This is the third post in a five-part blog series focused on future trends in business.
Technology is an ever-increasing field, especially in today’s world. The advancements we are currently experiencing are greater than the entirety of society’s past. By 2020, the amount of information available via digital gateways will grow from the current five zettabytes to 50 zettabytes (in perspective, one zettabyte is equal to 10^12th gigabytes, or over 15 billion flash drives). Subsequently, for almost all global actions, there are digital footprints left behind—every Google search in China, use of a Nest home system in the United States, or activation of a trending smartphone app in South Africa leaves behind data and information. Enter, big data.
According to Lisa Arthur, a Forbes contributor, “Big data is a collection of data from traditional and digital sources inside and outside your company that represents a source for ongoing discovery and analysis.” More simply put, big data “refers to the collection of all data and our ability to use it to our advantage across a wide range of areas, including business.”
Big data is defined by three key characteristics: high volume, high velocity, and high variety. Through these traits, improved healthcare, better response to natural disasters, and proactive crime prevention all become possible and offer a plethora of metrics to evaluate scenarios. In China, efforts to apply big data to solve a serious smog and pollution problem are ramping up. In the United States, big data is being integrated into Chicago to identify potential crimes and put an early stop to violence. These same principles apply to the world of business, as well.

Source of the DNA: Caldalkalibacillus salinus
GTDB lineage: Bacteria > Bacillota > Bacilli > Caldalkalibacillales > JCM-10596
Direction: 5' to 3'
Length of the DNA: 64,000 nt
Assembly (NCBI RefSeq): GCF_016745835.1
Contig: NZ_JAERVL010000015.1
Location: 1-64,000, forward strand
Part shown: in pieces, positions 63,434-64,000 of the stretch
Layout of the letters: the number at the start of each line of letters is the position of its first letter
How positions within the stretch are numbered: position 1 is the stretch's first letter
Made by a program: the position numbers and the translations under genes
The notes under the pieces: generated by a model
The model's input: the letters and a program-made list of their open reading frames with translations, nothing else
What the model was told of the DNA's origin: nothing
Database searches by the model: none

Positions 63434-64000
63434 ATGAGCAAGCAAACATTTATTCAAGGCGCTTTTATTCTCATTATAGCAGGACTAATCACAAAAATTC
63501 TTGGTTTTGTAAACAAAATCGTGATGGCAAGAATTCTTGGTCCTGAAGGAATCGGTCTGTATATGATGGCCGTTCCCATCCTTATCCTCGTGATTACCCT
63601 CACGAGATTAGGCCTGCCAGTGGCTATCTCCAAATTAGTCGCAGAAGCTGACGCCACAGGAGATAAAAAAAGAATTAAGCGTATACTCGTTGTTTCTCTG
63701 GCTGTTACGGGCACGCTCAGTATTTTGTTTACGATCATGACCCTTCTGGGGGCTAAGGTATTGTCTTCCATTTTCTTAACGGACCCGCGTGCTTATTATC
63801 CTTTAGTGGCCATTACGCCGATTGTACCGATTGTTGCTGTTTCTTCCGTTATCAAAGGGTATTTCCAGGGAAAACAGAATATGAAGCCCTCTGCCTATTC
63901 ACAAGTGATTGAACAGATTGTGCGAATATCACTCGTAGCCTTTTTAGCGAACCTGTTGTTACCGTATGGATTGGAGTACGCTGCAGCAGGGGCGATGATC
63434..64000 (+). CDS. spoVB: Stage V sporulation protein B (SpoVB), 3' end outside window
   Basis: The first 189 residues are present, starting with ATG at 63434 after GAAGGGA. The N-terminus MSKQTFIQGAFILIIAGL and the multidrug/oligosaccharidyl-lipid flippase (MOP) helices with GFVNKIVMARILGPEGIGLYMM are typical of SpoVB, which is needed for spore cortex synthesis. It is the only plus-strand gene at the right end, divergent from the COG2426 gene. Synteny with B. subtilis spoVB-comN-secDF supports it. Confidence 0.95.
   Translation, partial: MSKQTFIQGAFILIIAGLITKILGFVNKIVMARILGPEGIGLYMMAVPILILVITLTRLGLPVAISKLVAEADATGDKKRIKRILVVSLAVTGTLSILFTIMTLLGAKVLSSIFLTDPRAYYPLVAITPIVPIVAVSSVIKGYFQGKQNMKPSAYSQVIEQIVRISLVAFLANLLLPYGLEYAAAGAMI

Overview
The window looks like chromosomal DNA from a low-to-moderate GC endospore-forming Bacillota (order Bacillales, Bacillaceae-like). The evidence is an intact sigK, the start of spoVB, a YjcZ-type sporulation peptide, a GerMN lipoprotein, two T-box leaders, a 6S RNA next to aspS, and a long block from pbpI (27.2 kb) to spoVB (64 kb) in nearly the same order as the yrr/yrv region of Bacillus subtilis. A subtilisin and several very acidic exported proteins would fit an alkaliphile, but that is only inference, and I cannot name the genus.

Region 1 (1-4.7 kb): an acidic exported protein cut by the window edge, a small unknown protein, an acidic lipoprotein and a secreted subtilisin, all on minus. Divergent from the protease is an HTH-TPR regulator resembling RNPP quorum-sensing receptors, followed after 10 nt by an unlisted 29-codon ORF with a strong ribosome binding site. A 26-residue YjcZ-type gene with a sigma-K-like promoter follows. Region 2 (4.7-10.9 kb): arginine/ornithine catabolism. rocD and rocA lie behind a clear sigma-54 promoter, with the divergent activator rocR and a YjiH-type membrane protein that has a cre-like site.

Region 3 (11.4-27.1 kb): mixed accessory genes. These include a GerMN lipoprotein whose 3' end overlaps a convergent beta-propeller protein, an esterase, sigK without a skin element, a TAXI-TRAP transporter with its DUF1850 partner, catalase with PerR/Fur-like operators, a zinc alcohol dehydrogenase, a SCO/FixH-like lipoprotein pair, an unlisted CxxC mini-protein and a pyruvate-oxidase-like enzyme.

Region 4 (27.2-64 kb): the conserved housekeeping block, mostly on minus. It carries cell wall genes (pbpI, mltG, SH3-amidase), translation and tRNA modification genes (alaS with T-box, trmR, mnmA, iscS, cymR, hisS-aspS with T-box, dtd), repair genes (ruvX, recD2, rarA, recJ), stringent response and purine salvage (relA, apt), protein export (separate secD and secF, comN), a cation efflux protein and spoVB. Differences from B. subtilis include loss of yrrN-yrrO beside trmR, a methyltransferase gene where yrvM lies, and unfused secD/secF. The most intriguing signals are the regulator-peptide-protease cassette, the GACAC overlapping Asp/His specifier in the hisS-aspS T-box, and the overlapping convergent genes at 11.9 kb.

Pertaining to global business, big data leader, Bernard Marr, highlights four major areas of use: data as an asset, better market and customer intelligence collection, improved internal efficiency and operations, and improved customer experiences by building big data into product offerings. Furthermore, the use of big data can help organizations consistently arrive at desired business outcomes. As consumers expect more and more from business, big data gives firms a chance to tailor their services to each unique customer, providing them with the best possible experience. This extends further to making shipping efficient and effective, streamlining the process for both sides of the transaction. India is a prime example of this, using big data techniques to better control its massive population and infrastructure issues by establishing specific data sets to improve its water, food, and health ideals. Ultimately, big data can lead to larger revenues and improved operations for many businesses around the world.
As society continues to experience Moore’s Law, big data will become increasingly relevant with time. Big data has been deemed to have huge potential, and business should set goals to capitalize on its value in all ways possible.